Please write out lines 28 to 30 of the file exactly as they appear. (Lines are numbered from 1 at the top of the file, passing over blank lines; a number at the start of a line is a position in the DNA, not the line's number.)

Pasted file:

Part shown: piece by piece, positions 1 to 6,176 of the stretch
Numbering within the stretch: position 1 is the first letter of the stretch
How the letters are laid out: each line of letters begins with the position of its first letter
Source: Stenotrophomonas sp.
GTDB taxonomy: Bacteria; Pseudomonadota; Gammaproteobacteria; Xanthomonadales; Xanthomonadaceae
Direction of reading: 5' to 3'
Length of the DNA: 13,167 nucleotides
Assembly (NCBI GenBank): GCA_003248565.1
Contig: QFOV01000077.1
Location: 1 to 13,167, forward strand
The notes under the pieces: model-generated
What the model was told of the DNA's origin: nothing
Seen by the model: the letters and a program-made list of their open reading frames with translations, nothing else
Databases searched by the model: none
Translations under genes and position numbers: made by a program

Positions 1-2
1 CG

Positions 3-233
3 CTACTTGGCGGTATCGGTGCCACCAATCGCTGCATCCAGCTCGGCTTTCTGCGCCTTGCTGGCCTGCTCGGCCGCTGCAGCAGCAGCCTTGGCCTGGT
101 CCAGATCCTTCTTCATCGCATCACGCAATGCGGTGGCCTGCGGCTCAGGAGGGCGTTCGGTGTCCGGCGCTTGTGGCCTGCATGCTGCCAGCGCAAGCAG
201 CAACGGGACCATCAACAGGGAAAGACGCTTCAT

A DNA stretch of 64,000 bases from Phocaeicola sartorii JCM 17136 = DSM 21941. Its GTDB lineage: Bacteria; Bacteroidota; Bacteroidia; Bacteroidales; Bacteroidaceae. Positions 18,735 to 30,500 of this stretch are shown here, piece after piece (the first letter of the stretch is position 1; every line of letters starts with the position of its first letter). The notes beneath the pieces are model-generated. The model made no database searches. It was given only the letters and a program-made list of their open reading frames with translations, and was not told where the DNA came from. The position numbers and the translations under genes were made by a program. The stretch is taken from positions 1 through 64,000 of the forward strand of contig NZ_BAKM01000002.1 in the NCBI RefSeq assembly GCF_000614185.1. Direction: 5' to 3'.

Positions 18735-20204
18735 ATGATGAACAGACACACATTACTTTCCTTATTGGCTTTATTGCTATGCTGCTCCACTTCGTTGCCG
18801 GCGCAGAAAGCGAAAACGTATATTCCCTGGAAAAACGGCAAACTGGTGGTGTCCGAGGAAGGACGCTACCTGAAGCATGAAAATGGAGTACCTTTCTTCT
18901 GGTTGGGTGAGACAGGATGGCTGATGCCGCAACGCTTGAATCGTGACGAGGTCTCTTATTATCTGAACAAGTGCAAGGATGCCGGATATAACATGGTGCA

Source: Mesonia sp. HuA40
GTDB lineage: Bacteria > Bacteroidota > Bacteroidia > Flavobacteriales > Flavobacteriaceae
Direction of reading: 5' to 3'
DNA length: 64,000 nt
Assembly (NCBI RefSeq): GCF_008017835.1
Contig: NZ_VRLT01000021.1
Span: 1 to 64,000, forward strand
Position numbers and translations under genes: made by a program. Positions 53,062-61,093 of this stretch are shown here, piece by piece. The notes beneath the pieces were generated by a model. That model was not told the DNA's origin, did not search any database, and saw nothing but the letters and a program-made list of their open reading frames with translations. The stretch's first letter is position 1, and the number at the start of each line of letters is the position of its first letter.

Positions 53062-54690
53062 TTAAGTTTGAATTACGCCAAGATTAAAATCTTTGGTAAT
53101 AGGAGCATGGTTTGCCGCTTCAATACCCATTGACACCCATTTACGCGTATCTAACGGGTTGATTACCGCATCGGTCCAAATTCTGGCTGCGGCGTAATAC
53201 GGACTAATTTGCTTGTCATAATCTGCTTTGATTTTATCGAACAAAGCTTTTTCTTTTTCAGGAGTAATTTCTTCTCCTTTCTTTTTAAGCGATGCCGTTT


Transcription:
GTDB lineage: Bacteria > Bacteroidota > Bacteroidia > Flavobacteriales > Flavobacteriaceae
Direction of reading: 5' to 3'
DNA length: 64,000 nt